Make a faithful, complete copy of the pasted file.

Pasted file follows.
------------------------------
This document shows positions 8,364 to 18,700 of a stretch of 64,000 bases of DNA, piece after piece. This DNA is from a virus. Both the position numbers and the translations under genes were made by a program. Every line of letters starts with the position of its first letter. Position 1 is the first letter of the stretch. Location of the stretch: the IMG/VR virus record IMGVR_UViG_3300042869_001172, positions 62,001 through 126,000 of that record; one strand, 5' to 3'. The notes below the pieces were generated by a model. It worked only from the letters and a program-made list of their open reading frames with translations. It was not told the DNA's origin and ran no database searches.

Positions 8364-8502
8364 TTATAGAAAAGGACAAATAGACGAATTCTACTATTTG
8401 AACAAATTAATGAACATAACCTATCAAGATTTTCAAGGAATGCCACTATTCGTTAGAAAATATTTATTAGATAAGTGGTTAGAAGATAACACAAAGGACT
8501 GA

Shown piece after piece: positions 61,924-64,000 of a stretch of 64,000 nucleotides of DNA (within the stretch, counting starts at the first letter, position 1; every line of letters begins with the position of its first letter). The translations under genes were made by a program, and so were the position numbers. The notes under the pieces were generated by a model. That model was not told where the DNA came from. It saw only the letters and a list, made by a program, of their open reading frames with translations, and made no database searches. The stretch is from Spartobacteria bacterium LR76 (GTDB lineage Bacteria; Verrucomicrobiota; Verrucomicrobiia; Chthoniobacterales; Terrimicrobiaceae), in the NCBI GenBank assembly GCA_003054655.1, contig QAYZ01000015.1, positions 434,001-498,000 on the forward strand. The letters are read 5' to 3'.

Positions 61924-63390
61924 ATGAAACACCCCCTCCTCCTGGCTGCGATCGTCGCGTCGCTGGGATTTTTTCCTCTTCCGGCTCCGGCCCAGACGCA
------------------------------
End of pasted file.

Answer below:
This document shows positions 8,364 to 18,700 of a stretch of 64,000 bases of DNA, piece after piece. This DNA is from a virus. Both the position numbers and the translations under genes were made by a program. Every line of letters starts with the position of its first letter. Position 1 is the first letter of the stretch. Location of the stretch: the IMG/VR virus record IMGVR_UViG_3300042869_001172, positions 62,001 through 126,000 of that record; one strand, 5' to 3'. The notes below the pieces were generated by a model. It worked only from the letters and a program-made list of their open reading frames with translations. It was not told the DNA's origin and ran no database searches.

Positions 8364-8502
8364 TTATAGAAAAGGACAAATAGACGAATTCTACTATTTG
8401 AACAAATTAATGAACATAACCTATCAAGATTTTCAAGGAATGCCACTATTCGTTAGAAAATATTTATTAGATAAGTGGTTAGAAGATAACACAAAGGACT
8501 GA

Shown piece after piece: positions 61,924-64,000 of a stretch of 64,000 nucleotides of DNA (within the stretch, counting starts at the first letter, position 1; every line of letters begins with the position of its first letter). The translations under genes were made by a program, and so were the position numbers. The notes under the pieces were generated by a model. That model was not told where the DNA came from. It saw only the letters and a list, made by a program, of their open reading frames with translations, and made no database searches. The stretch is from Spartobacteria bacterium LR76 (GTDB lineage Bacteria; Verrucomicrobiota; Verrucomicrobiia; Chthoniobacterales; Terrimicrobiaceae), in the NCBI GenBank assembly GCA_003054655.1, contig QAYZ01000015.1, positions 434,001-498,000 on the forward strand. The letters are read 5' to 3'.

Positions 61924-63390
61924 ATGAAACACCCCCTCCTCCTGGCTGCGATCGTCGCGTCGCTGGGATTTTTTCCTCTTCCGGCTCCGGCCCAGACGCA